SAINT PAUL – This afternoon, the Minnesota House of Representatives is expected to pass the COVID-19 Economic Security Act, which delivers much-needed relief to thousands of Minnesotans experiencing difficulties during the pandemic. The legislation helps those who are struggling to make their next rent payment, students who depend on broadband access to connect to their schools and teachers, the smallest businesses that have been denied any financial assistance, and PCAs who continue to provide care during this pandemic.
“Minnesotans – including people who are struggling to pay rent, vulnerable individuals who rely on PCA services, and small business owners with bills piling up – deserve a chance to make it through this crisis,” said Rep. Tina Liebling (DFL – Rochester). “The road ahead is difficult, but the investments we’re making today will improve our outlook and give people a better opportunity to succeed.”
Minnesota’s personal care assistants (PCA) serve Minnesotans with disabilities, seniors, and other vulnerable populations. The bill delivers a 15 percent temporary rate increase for personal care assistance services during the COVID-19 pandemic and makes other program modifications to help ensure vulnerable Minnesotans get the care they need. In addition to the 15 percent rate increase, PCAs can now be paid for 310 hours of services per month, up from 275. The bill also allows a parent or legal guardian of a minor PCA recipient, or a spouse of a PCA recipient, to earn wages for providing PCA services during the peacetime emergency.
The COVID-19 Economic Security Act includes $100 million in assistance for Minnesota renters, homeowners, and landlords. In addition to support for rent and mortgages, qualified applicants can get help paying utility bills and property taxes. The proposal has received broad support, ranging from the Homes for All Coalition, representing 250 Minnesota housing organizations, to the Minnesota Multi-Housing Association, which represents property management companies throughout the state.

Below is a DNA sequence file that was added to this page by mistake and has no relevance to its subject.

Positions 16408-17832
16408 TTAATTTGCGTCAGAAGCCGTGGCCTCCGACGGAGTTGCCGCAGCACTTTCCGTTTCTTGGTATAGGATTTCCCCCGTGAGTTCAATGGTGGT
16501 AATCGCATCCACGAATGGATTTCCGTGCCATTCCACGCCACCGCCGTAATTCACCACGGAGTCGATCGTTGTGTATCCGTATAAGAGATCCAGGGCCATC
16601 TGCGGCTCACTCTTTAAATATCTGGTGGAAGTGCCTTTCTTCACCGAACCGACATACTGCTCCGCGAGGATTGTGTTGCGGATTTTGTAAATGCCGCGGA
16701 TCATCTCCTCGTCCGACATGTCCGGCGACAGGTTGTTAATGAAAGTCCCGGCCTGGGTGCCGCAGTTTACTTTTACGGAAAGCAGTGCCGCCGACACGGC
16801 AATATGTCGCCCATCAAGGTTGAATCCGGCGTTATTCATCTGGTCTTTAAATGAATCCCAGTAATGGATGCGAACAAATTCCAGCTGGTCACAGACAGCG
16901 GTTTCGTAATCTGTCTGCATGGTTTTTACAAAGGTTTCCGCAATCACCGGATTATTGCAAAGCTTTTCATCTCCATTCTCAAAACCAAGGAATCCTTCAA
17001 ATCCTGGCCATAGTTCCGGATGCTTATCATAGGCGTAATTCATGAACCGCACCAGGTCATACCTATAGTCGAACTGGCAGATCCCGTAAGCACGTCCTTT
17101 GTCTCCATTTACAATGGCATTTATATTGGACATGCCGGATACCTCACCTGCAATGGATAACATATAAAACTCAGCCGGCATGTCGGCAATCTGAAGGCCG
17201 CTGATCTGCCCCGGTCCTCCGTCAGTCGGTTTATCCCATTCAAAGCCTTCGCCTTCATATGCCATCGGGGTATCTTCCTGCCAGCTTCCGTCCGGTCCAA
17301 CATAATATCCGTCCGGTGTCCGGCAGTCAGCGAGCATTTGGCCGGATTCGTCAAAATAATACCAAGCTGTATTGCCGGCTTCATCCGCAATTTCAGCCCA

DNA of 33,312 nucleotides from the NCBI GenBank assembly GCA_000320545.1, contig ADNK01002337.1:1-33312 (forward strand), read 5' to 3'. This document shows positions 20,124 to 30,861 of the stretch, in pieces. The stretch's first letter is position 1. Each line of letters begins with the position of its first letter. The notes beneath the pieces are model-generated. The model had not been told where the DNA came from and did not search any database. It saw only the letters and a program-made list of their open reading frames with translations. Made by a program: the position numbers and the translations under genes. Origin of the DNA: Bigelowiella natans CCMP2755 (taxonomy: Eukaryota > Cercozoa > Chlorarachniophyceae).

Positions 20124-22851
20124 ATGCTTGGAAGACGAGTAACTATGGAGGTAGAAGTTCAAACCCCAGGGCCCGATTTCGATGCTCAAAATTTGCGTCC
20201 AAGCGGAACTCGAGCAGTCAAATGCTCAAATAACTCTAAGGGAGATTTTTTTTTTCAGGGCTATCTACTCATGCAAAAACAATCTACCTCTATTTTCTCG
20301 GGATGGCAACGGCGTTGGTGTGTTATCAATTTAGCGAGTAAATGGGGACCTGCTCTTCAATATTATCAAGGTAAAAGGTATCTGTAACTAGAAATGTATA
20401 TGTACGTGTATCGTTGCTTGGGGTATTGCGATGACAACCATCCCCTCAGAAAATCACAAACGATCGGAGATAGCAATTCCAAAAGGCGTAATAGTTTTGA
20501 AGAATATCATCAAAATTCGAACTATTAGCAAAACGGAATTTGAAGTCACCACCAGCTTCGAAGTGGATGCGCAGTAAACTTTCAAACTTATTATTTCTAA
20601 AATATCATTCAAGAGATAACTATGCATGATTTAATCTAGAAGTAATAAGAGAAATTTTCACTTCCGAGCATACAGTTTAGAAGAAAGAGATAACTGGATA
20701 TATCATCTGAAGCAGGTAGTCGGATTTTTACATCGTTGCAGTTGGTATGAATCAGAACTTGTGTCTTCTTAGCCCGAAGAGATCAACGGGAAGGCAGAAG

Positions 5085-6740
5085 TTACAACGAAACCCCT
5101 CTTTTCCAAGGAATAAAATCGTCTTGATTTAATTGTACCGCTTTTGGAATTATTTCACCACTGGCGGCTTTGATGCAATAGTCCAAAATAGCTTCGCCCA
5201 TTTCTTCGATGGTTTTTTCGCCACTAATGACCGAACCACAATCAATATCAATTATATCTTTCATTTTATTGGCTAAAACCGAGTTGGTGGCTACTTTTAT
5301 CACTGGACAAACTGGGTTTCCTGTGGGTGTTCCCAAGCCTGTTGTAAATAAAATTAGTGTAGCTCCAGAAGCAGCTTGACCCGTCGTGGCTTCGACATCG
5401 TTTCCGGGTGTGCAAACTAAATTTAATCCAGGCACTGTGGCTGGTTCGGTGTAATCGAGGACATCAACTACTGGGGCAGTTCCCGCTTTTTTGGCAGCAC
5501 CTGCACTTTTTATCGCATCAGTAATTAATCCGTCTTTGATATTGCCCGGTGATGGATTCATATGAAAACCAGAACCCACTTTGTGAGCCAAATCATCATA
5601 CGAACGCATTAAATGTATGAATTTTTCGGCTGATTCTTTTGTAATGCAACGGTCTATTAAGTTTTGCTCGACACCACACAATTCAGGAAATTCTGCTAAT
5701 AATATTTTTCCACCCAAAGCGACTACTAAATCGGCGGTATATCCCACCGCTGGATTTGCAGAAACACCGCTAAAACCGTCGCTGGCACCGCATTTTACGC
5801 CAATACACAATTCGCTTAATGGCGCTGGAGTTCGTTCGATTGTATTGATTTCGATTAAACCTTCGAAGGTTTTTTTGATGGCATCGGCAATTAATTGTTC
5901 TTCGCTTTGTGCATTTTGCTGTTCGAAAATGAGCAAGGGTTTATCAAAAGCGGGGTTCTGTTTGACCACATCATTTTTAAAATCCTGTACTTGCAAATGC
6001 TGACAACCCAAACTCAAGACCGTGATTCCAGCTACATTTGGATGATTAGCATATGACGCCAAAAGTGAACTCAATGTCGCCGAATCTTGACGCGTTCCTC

The legislation invests $15 million in a new Distance Learning Broadband Access Grant Program to provide students with the equipment necessary to access learning materials on the internet and reimburse school districts for costs to provide broadband access. It also invests $10 million in the state’s Border-to-Border Broadband Grant Program to expand high-speed broadband, with the funding targeted to unserved areas. Finally, it invests $2 million in the new Telemedicine Equipment Reimbursement Grant Program to reimburse health care providers and counties that purchase and install telemedicine equipment to provide COVID-19-related health care services.
Finally, the legislation appropriates $55 million to the Small Business Emergency Loan Program at the Minnesota Department of Employment and Economic Development (DEED), which was launched by Executive Order 20-15 from Gov. Walz on March 23. The program’s original $30 million has since been exhausted.
A nonpartisan summary of the legislation can be accessed here. The bill directs funding to come from the state’s $1.87 billion share of the federal Coronavirus Aid, Relief, and Economic Security (CARES) Act if available.